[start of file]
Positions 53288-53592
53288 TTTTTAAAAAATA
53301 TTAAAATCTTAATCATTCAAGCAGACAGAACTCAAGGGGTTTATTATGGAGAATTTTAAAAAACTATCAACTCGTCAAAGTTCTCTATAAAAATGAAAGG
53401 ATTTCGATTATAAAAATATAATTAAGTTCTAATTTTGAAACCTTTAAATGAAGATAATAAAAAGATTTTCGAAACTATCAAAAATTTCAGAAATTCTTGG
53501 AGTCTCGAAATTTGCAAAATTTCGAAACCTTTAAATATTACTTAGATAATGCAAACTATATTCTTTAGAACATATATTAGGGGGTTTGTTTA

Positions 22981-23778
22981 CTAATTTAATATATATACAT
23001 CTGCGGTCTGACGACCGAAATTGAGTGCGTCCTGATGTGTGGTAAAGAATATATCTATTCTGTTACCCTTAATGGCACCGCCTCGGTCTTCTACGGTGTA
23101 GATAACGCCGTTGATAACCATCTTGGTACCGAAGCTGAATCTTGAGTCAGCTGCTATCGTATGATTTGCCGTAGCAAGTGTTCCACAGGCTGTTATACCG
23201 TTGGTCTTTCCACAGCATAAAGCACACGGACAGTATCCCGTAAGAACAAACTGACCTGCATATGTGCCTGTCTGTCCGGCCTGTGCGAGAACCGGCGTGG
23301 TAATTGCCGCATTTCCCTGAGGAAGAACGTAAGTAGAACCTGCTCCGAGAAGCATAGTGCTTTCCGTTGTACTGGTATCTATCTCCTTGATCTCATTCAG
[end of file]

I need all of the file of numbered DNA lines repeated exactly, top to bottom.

Positions 53288-53592
53288 TTTTTAAAAAATA
53301 TTAAAATCTTAATCATTCAAGCAGACAGAACTCAAGGGGTTTATTATGGAGAATTTTAAAAAACTATCAACTCGTCAAAGTTCTCTATAAAAATGAAAGG
53401 ATTTCGATTATAAAAATATAATTAAGTTCTAATTTTGAAACCTTTAAATGAAGATAATAAAAAGATTTTCGAAACTATCAAAAATTTCAGAAATTCTTGG
53501 AGTCTCGAAATTTGCAAAATTTCGAAACCTTTAAATATTACTTAGATAATGCAAACTATATTCTTTAGAACATATATTAGGGGGTTTGTTTA

Positions 22981-23778
22981 CTAATTTAATATATATACAT
23001 CTGCGGTCTGACGACCGAAATTGAGTGCGTCCTGATGTGTGGTAAAGAATATATCTATTCTGTTACCCTTAATGGCACCGCCTCGGTCTTCTACGGTGTA
23101 GATAACGCCGTTGATAACCATCTTGGTACCGAAGCTGAATCTTGAGTCAGCTGCTATCGTATGATTTGCCGTAGCAAGTGTTCCACAGGCTGTTATACCG
23201 TTGGTCTTTCCACAGCATAAAGCACACGGACAGTATCCCGTAAGAACAAACTGACCTGCATATGTGCCTGTCTGTCCGGCCTGTGCGAGAACCGGCGTGG
23301 TAATTGCCGCATTTCCCTGAGGAAGAACGTAAGTAGAACCTGCTCCGAGAAGCATAGTGCTTTCCGTTGTACTGGTATCTATCTCCTTGATCTCATTCAG